October 11, 2022

One of the most common types of fraud committed against state and federal government – and one that is frequently prosecuted by enforcement agencies – is that of Medicaid and Medicare fraud. There are a number of state and federal statutes that create civil and criminal penalties for engaging in health care fraud, but two whistleblower statutes – the federal False Claims Act (FCA) and California False Claims Act (CFCA) – are of particular relevance to those private individuals who have knowledge of health care fraud being perpetrated against the government by their employers or others in the industry.

Both the FCA and the CFCA allow private individuals to pursue whistleblower claims against doctors, hospitals, pharmaceutical companies, and other health care organizations that defraud the government by obtaining Medicare and Medicaid reimbursements to which they are not entitled. The civil penalties for such violations are steep, and the FCA and CFCA reward whistleblowers who pursue successful whistleblower lawsuits by providing them with between 15-30% of the total financial recovery in federal lawsuits and between 15%-50% of the total financial recovery in California state lawsuits. 

Many individuals however are concerned about the negative consequences of pursuing a whistleblower lawsuit, namely that they will be fired from their jobs for coming forward or suffer other types of discrimination on the job, particularly where the employer is the potential defendant in the FCA lawsuit. 

However, both state and federal law provide protections against retaliation for false claims whistleblowers, and employees who may already have been wrongly terminated can pursue additional legal action against said employers. That said, bringing a whistleblower claim is a complex and delicate process, and would-be whistleblowers are strongly encouraged to work with experienced whistleblower counsel in doing so. 

Common Types of Fraud in Healthcare 

Although it is impossible to pinpoint how much healthcare fraud occurs each year, it is often estimated that tens of billions of dollars in fraudulent reimbursements occur each year through the federal Medicare and Medicaid programs. Such types of fraudulent activity can take the following forms, among others: 

  • Billing for goods or services that were never provided
  • Billing for goods or services that were not necessary 
  • Upcoding to obtain higher reimbursements for services
  • Falsifying the costs of goods or services
  • Billing for services that were not authorized, including “off label” use of medications
  • Promoting the “off label” use of medications
  • Billing for services provided by unauthorized providers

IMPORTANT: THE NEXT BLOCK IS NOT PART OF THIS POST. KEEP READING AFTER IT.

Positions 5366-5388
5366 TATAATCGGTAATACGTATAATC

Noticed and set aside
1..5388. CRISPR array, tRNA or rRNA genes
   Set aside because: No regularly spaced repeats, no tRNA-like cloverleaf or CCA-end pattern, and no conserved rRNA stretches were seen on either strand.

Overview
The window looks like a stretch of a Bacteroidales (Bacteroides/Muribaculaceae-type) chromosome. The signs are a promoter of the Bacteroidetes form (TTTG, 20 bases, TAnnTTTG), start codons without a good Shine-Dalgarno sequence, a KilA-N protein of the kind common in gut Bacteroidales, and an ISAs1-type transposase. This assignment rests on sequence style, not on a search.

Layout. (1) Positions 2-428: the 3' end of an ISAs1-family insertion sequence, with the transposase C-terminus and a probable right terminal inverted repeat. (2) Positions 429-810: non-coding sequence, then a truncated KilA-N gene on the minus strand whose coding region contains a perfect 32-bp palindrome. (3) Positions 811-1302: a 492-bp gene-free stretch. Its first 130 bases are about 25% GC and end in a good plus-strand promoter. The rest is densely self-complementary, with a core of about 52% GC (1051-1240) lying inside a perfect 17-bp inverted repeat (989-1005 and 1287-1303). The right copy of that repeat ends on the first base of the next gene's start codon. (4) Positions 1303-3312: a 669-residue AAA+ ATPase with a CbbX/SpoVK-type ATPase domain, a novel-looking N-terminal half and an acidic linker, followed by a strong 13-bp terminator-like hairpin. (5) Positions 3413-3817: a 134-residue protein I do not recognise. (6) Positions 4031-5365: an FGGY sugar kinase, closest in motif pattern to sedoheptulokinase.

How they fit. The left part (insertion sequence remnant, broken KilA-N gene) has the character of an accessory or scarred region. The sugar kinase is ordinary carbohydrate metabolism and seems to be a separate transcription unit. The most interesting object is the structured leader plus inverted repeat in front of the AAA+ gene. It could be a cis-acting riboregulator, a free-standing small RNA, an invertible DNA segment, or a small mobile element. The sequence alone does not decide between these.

• Billing for services provided to unauthorized beneficiaries

Who Could Be a Healthcare Fraud Whistleblower?

There is no special requirement to bring a health care whistleblower fraud claim pursuant to either the FCA or CFCA. What matters is whether a potential plaintiff has access to sufficient information of fraud to pursue such a claim (note that plaintiffs typically work with experienced counsel to help assemble and assess potential evidence, and, through the litigation process, more such evidence can be obtained). 

Oftentimes, the person bringing a health care fraud claim is an insider at the business engaged in the health care fraud, but even an outsider and/or industry observer who comes into knowledge of fraud occurring can bring an FCA suit even if he or she has no connection to the business. Many times, it is doctors, nurses, health care executives, and even administrative staff who have knowledge of fraud who act as successful FCA plaintiffs, obtaining significant financial reward for themselves in the process. 

Notably, even if a person participated in the fraud himself, that person may still be eligible to pursue a claim, although that person’s participation may affect the financial reward obtained. 

Can an Employer Retaliate Against a Healthcare Whistleblower?

Again, both the FCA and the CFCA include robust anti-retaliation provisions to protect workers who come forward with claims of fraud via a whistleblower lawsuit. Such provisions protect workers not just from being fired for coming forward with a whistleblower claim, but also protect workers from being demoted, harassed, threatened, suspended or otherwise discriminated against in the workplace.

Pursuant to the FCA, if an employee is subjected to such retaliatory behavior as a result of pursuing a whistleblower claim, then the employee can pursue legal action against the employer for reinstatement in the same position, twice the amount of back pay they were denied plus interest, compensation for any special damages they suffered as a result of the discrimination, and attorney’s fees. 

Working With an Attorney in Pursuing Your FCA or CFCA Claim 

Despite these protections, it is nevertheless critically important to work with experienced whistleblower plaintiff’s counsel in developing, asserting and litigating your claim, both to increase your chances for a successful lawsuit and significant financial reward as well as to protect your rights, interests, livelihood, and reputation while you go through the often lengthy process of pursuing your FCA or CFCA claim. 

If you believe you have evidence that could form the basis of a whistleblower lawsuit based on health care fraud perpetrated against the federal or California government, contact our office today to speak with an attorney in a 100% confidential environment regarding the pursuit of your claim. 

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